The largest owlet featured on the Wild Birds Unlimited Barred Owl cam has already been perching at the entrance to the box (watch highlight). We’re also excited that a new camera positioned outside the box enables you to see the transition from within the box to the green forest beyond (click on “View 2nd Camera Angle” below the video screen). Be sure to tune in! Watch cam.

An overview of the Rallidae of Algeria with particular reference to the breeding ecology of the Purple Swamp-Hen (Porphyrio porphyrio)


Originally posted on North African Birds:

Samraoui, F., Nedjah, R., Alfarhan, A. H., & Samraoui, B. (in press). An overview of the Rallidae of Algeria with particular reference to the breeding ecology of the Purple Swamp-Hen Porphyrio porphyrio.Wetlands Ecology and Management
doi:10.1007/s11273-014-9404-0

Abstract:

Rallids are good biological models to monitor anthropogenic changes to wetlands. The distribution of the Rallidae was mapped up during a survey of all major wetlands across Algeria and nest site selection, phenology, and breeding parameters of the Purple Swamp-Hen Porphyrio porphyrio were monitored at two distinct sites under contrasting conditions. Data were collected at Boussedra, an unprotected freshwater marsh during the years 2005 and 2008, and at Lake Tonga, a protected freshwater marsh during 2009. The onset of egg-laying was found to occur earlier (mid-February) than was recorded previously (end-March). There was much variation in the egg laying patterns and in the clutch sizes which dropped significantly…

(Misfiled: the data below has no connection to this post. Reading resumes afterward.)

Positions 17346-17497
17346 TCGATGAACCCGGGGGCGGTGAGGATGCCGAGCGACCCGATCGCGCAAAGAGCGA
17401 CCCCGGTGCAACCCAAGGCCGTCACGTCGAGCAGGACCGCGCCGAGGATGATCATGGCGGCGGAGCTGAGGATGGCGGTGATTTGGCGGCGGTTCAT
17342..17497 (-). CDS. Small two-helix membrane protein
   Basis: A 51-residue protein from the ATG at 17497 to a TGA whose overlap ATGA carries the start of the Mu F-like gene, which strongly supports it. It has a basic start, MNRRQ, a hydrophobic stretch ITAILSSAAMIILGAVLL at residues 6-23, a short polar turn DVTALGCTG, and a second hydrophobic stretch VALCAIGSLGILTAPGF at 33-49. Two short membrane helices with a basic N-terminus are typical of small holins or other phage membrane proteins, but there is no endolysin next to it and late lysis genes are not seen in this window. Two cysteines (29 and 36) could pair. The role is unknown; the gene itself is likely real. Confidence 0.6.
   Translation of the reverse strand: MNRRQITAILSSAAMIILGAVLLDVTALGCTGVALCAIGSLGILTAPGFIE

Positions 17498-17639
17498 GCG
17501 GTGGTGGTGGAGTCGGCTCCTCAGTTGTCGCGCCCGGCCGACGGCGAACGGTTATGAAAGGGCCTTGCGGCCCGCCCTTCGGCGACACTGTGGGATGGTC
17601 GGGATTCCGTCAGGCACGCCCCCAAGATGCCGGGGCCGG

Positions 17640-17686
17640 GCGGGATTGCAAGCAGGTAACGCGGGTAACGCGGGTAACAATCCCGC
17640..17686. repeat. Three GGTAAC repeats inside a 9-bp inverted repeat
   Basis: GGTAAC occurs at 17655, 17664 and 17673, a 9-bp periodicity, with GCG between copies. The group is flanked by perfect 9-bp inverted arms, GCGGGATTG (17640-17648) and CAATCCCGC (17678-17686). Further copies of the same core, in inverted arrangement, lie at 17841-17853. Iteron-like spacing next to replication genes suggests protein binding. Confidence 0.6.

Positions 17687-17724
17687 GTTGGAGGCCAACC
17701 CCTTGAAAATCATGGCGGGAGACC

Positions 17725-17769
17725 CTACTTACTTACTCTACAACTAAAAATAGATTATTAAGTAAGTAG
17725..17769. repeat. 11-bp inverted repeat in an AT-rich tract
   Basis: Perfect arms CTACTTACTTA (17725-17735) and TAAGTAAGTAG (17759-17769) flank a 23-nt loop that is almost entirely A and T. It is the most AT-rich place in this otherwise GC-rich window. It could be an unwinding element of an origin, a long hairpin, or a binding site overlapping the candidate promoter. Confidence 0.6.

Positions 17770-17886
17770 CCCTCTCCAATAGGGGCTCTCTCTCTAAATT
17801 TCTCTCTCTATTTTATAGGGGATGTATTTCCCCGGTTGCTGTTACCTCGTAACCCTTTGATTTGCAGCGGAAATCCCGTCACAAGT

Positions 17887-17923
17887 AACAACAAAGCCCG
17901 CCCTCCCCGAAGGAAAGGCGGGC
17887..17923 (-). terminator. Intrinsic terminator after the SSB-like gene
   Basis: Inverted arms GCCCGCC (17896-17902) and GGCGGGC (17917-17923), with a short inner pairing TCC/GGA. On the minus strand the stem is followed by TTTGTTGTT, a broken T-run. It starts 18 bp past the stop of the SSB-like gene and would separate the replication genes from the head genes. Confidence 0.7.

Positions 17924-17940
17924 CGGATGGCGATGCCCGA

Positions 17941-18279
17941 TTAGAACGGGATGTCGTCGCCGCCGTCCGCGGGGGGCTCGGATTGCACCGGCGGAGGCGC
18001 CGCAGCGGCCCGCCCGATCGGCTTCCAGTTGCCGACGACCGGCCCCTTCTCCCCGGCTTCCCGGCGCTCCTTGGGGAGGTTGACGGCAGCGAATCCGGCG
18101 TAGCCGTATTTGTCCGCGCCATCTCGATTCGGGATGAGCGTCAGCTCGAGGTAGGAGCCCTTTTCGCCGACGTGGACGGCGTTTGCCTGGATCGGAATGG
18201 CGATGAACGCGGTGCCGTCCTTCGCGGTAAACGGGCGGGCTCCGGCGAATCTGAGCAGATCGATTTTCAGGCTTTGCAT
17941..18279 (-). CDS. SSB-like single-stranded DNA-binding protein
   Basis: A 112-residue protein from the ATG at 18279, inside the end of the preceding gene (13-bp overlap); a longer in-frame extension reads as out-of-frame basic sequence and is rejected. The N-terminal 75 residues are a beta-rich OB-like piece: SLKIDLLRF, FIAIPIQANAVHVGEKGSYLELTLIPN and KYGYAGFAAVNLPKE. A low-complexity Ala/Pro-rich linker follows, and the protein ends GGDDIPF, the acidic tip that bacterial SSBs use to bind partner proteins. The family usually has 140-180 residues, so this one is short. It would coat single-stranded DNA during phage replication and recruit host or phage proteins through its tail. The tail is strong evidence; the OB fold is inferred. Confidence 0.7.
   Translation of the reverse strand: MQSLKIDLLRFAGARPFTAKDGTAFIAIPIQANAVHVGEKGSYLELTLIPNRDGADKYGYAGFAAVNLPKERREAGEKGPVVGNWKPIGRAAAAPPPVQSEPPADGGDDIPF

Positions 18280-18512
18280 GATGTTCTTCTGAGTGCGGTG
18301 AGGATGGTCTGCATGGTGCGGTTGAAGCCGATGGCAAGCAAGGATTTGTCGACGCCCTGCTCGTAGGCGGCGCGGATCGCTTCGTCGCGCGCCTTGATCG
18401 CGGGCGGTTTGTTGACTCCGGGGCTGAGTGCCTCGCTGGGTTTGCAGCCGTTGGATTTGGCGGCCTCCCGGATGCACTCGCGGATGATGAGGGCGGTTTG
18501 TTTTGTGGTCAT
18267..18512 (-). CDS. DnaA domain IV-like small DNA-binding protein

View original 51 more words

Good Irish little tern news


This is a little tern video from Sweden.

From the Kilcoole Little Tern Conservation Project in Ireland:

Friday, 22 May 2015

Egg-citing news for Kilcoole!

After a week of hopeful waiting and scanning the shingle with our telescopes, our patience was rewarded yesterday. Just before dark, we spotted a Little Tern sitting among the stones while all the other Terns had gone to roost. She was sitting on two eggs, so we are delighted to announce our first Little Tern nest for the 2015 season!

Last year’s Terns began laying on the 25th of May due to very bad weather the week before. This year, the first nest was laid on the 21st of May, four days earlier. However, even four days earlier, the Terns began nesting later than expected. Perhaps this is due to last week’s gale winds and heavy rain.

We have not come across a second nest since last night, but judging by the courting activity and the large number of Terns, we are expecting lots more! Our largest colony count this week was in and around 200 Terns. Hopefully many of these will choose to stay and nest in Kilcoole.